Even in a year where a lot of great new music was released, it’s still been a blast to revisit artists and albums of old through those wonderful reissues, box sets and other catalogue titles that labels love to put out in an attempt to hook fans of classic music (and, if they’re particularly lucky, entice new fans). This year has seen a stunning amount of love for catalogue music (which, if I can shamelessly mention, I’ve covered on my own blog), and it was incredibly tough to narrow the list down to a handful, let alone rank them. Here are some of the best vault titles released in 2010, in no particular order except alphabetically.
a-ha, Hunting High and Low: Deluxe Edition (Warner Bros./Rhino)
The Norwegian synth-pop trio a-ha could have broken up after the release of Hunting High and Low – and its 1985 chart-topper “Take on Me” – and U.S. audiences would neither have noticed nor thought any less of them. Of course, they soldiered on to continuous worldwide success, culminating in a farewell tour that finished in their native Norway earlier this month. Rhino celebrated the band’s brush with American success by releasing a double-disc edition of Hunting, a stellar album from start to finish coupled with a bonus disc that not only replicates the album in demo form but adds another generous helping of unreleased material. Fans of the band may be few and far between Stateside, but a few spins of this set and you may end up being one of them.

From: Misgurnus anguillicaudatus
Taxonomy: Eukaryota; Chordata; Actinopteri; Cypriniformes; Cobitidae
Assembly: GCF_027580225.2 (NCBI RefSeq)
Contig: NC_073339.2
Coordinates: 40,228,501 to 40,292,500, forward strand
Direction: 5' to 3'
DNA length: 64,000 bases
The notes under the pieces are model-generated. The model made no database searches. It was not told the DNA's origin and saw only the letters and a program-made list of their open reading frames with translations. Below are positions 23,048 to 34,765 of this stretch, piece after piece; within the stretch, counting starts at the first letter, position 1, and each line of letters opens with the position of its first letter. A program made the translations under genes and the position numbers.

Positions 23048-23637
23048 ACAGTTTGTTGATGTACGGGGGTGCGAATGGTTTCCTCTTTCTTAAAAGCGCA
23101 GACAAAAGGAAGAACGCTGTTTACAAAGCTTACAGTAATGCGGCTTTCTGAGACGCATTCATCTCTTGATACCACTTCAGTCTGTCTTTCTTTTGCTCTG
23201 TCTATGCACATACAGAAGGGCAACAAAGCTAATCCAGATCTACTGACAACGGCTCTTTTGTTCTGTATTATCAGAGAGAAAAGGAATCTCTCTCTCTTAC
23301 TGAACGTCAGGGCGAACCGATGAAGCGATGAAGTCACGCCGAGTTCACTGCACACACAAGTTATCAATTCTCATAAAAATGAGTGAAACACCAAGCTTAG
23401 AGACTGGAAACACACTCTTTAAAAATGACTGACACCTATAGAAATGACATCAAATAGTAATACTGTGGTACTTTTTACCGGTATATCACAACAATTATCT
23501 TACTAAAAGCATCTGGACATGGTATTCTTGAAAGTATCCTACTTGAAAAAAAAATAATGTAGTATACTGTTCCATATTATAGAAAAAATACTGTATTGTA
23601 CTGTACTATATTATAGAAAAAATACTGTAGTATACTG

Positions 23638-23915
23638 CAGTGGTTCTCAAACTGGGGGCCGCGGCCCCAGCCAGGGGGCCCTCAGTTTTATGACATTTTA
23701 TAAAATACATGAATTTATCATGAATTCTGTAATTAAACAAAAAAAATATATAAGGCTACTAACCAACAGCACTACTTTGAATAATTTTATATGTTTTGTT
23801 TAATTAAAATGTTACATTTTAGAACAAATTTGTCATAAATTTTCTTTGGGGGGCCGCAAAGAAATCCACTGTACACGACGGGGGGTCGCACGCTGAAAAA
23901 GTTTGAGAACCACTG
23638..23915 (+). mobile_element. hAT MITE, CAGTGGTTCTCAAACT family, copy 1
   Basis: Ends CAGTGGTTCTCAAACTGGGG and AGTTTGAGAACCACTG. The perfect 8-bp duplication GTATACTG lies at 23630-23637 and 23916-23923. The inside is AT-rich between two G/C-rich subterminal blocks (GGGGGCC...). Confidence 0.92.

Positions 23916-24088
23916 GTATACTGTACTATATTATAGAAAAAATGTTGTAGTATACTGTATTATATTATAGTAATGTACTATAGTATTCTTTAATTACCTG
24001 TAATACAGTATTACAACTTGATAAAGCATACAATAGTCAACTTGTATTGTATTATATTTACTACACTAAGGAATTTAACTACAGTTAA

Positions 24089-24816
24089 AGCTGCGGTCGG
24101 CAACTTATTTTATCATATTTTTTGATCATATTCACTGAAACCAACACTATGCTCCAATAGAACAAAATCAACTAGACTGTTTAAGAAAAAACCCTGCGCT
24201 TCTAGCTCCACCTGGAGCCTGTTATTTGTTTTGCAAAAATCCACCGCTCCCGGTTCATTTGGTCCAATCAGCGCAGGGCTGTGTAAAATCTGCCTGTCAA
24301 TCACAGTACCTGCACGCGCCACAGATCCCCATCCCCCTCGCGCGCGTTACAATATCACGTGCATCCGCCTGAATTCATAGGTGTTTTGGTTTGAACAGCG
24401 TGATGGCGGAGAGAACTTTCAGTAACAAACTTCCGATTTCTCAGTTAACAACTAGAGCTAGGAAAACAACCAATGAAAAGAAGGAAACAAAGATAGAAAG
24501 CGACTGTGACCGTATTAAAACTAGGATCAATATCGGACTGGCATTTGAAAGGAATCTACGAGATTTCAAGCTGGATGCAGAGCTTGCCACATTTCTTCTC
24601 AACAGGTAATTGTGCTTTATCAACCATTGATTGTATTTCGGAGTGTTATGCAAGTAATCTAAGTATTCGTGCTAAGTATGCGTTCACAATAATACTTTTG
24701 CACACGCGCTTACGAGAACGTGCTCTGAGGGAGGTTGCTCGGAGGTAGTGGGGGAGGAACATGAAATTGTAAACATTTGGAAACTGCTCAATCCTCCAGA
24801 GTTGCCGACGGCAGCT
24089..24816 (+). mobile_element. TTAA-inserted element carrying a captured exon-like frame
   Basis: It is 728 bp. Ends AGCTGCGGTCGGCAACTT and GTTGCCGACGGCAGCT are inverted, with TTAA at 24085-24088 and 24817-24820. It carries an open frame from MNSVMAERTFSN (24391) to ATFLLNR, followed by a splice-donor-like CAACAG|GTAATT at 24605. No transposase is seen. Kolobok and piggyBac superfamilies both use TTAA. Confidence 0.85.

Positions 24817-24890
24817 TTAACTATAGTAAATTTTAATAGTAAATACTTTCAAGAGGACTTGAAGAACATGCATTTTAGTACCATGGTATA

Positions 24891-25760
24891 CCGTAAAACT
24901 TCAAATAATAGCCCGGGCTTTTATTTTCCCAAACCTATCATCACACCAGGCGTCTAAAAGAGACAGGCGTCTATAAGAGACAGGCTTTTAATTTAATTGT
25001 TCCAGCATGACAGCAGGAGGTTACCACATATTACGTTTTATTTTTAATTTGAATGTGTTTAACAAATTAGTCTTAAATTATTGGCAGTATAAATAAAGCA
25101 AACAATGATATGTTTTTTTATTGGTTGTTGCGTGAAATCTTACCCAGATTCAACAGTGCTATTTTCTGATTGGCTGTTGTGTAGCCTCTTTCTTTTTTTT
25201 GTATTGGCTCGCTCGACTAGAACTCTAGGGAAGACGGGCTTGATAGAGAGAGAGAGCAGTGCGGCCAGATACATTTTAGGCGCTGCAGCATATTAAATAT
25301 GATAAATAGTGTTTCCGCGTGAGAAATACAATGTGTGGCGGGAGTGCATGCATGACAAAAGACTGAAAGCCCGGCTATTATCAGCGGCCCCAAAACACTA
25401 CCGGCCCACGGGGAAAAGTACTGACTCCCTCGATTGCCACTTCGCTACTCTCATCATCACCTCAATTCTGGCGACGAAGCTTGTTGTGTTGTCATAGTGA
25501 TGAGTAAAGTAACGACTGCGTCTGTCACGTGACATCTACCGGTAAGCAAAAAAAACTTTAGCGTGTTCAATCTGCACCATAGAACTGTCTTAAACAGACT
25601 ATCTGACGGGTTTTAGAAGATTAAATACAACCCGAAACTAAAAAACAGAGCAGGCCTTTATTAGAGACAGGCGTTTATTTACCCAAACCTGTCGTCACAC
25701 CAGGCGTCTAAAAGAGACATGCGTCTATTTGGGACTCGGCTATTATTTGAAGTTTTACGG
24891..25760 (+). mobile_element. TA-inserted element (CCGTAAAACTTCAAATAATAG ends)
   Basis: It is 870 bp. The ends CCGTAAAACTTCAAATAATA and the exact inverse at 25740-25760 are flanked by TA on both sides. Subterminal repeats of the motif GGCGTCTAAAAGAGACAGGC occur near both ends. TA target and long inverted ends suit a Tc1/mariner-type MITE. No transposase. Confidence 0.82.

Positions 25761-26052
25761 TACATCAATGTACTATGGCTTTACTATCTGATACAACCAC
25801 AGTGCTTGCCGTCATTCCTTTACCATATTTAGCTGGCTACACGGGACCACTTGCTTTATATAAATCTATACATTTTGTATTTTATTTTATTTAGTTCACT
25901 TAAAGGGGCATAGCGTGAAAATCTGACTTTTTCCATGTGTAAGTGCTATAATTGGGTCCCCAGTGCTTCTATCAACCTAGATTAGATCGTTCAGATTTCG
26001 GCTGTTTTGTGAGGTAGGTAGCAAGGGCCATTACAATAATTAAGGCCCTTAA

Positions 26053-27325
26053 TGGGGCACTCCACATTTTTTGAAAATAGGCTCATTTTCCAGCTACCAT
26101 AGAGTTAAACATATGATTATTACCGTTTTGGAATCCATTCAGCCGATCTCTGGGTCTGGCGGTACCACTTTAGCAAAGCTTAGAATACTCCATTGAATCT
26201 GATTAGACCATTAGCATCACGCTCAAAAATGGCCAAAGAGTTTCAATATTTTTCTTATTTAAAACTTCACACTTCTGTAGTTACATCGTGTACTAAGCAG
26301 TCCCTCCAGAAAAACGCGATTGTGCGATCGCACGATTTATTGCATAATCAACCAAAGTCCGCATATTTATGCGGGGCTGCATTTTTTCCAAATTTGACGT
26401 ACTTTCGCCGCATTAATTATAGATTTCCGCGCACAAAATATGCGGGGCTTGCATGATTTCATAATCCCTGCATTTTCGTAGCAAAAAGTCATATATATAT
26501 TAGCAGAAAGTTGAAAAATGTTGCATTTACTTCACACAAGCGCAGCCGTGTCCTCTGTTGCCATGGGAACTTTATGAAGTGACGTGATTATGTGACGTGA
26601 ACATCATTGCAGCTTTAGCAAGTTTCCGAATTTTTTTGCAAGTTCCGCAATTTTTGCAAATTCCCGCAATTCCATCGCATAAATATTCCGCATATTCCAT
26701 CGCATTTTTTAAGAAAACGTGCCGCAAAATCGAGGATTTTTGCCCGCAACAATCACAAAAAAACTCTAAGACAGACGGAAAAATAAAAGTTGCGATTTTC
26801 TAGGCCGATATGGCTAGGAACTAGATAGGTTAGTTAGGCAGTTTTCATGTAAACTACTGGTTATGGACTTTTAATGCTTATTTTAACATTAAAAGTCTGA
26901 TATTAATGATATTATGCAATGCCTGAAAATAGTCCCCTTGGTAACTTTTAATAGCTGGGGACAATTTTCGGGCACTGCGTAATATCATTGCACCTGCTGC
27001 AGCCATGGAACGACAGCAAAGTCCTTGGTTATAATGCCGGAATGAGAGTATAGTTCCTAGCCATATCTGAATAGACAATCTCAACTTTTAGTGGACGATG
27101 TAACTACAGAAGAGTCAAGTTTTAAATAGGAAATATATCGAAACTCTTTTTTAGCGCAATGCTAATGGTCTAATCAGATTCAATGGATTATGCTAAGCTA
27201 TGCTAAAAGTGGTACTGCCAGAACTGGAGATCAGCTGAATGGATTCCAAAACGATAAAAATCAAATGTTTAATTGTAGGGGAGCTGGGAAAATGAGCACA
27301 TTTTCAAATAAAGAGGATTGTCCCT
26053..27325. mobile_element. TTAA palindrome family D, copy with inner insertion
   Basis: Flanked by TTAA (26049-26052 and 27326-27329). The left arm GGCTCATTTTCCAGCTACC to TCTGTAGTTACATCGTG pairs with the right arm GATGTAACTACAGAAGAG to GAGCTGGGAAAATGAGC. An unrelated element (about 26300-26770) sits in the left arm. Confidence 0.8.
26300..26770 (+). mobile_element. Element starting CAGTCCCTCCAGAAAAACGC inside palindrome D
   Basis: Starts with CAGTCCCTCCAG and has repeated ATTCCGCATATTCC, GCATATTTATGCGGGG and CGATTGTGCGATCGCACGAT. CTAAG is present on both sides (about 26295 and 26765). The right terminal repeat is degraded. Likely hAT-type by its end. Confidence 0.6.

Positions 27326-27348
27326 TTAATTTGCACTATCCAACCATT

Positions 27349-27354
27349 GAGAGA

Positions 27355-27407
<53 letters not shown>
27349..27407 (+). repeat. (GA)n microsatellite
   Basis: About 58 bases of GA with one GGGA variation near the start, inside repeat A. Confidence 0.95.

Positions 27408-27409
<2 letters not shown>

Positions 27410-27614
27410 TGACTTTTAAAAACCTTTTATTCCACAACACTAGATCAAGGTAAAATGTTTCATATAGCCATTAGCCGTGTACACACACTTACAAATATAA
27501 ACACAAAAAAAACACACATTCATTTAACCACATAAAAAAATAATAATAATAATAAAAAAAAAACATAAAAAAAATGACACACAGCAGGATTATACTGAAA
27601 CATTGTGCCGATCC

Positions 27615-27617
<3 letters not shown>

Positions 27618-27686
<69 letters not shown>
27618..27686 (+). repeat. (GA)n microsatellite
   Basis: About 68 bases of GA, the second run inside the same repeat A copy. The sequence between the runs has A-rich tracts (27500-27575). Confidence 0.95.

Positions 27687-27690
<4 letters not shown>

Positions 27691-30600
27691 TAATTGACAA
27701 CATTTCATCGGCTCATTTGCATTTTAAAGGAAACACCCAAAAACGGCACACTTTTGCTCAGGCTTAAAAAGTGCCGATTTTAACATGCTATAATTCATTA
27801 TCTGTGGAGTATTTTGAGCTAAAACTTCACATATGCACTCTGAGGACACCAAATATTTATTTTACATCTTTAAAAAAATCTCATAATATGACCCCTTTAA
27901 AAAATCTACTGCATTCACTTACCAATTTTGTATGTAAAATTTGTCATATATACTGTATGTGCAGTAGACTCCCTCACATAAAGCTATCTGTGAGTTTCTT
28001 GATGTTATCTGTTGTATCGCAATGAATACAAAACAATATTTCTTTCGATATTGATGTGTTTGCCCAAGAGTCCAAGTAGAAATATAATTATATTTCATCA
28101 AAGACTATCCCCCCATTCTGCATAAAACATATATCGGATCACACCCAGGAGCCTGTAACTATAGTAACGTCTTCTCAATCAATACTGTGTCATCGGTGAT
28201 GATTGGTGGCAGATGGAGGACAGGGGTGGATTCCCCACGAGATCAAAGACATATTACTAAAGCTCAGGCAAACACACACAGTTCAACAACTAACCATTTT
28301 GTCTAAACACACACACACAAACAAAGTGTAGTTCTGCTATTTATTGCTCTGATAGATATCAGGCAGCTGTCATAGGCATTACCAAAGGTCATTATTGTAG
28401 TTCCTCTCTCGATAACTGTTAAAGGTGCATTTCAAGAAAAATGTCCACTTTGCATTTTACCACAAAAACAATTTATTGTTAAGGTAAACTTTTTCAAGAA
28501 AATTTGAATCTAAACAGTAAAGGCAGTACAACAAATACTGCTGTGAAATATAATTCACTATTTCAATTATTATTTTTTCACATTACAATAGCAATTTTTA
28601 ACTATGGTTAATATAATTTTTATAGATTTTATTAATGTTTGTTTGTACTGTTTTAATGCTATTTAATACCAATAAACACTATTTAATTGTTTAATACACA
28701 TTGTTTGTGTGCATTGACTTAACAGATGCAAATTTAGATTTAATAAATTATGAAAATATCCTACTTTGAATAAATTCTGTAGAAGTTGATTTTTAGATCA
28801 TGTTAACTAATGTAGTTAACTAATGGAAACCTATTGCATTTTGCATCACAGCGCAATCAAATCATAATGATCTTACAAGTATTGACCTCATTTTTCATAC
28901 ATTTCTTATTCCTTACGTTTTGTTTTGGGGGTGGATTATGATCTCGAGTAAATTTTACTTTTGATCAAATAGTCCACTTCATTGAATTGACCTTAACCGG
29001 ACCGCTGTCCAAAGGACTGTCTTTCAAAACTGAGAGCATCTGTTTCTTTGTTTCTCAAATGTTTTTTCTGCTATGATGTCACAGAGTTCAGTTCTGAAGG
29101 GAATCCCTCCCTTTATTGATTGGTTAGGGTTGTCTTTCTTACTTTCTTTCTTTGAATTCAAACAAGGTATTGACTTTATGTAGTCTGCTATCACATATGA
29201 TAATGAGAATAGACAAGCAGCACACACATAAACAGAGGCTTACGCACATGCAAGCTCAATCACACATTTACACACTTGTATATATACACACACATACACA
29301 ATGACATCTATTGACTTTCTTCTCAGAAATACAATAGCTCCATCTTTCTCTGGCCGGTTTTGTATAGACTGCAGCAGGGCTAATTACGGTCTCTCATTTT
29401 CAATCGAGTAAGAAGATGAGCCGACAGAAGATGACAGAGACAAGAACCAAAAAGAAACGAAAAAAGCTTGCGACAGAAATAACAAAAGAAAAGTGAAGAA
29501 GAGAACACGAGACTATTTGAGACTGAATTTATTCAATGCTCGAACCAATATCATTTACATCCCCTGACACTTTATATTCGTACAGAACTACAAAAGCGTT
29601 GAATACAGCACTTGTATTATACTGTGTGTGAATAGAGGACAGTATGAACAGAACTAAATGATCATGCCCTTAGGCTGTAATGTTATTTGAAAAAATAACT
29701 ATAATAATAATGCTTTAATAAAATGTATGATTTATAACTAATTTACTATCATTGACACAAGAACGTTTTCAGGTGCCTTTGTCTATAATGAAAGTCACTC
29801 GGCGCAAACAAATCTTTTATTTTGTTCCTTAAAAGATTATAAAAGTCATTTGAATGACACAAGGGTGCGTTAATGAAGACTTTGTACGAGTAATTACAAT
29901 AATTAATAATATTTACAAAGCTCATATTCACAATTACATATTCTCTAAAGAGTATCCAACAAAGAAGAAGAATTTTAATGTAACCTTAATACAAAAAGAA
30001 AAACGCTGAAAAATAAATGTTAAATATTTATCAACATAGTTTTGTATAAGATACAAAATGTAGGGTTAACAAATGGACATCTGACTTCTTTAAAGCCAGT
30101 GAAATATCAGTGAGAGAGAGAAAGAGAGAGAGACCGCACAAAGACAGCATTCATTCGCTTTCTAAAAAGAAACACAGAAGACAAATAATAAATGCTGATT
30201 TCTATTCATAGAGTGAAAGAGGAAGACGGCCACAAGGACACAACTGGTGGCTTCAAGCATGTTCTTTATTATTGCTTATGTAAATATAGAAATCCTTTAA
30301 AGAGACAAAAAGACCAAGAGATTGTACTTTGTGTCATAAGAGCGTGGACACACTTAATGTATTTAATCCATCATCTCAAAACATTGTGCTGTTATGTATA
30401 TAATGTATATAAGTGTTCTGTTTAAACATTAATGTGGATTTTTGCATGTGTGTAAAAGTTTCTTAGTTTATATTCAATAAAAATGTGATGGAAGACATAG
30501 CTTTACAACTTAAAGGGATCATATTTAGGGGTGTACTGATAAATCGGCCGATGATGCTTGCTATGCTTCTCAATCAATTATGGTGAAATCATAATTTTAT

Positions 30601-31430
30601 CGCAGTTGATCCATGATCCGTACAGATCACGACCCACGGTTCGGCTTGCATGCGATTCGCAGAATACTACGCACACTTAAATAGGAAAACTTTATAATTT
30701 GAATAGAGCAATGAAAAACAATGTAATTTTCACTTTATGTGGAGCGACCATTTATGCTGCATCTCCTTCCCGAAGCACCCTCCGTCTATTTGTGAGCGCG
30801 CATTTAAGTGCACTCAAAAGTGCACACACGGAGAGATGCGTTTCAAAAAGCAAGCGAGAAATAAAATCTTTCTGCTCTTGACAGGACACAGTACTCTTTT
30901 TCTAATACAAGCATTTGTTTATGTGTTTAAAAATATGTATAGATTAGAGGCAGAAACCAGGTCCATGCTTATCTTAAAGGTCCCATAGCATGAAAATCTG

The trend to turn one classic LP into an entire box set doesn’t show any signs of slowdown, with Bowie, The Who, Paul McCartney and Bruce Springsteen all receiving deluxe treatment for classic albums this year. Bowie’s may be one of the best because the set is as off the wall as the source material itself is. Those who bought the deluxe box set not only got Bowie’s first great stab toward the electronic music of the “Berlin trilogy” and a fiery live concert, but a bunch of audio artifacts that might bemuse the most devoted fan (the album as originally mastered for CD in 1985! a disc of single edits! the album mixed in 5.1 surround!). It’s a tribute in excesses, for an artist famous for excess himself.
For some reason, it’s very difficult to honor the best disco band of all time. CHIC were just snubbed by the Rock and Roll Hall of Fame again, most of their albums are barely in print and compilations usually recycle the same dozen songs. Warner France finally saved the day with a four-disc set (curated by CHIC guitarist/co-producer Nile Rodgers) that not only touches on the best of the band on record, but their innumerable contributions to other great dance records of the age (Sister Sledge! Debbie Harry! Diana Ross! Carly Simon!) This massive party-starter is optimistically labeled “Volume 1”; let’s hope Volume 2 follows shortly (and with a stateside release).
If you’re an Elvis Costello superfan, you’ve probably bought all of his great early albums at least thrice. That being the case, you’ve probably run across The Attractions’ June 6, 1978 show at Hollywood High School before, having been partially released on a vinyl EP with some copies of Armed Forces and expanded on Rhino’s double-disc expansion of that record. But having the entire show in one place is a treasure, from the opening strains of “Accidents Will Happen” on solo piano. Of the two installments of Hip-O’s “Costello Show” live series (the other being the also oft-reissued Live at the El Mocambo, released in 2009), this is perhaps the best yet.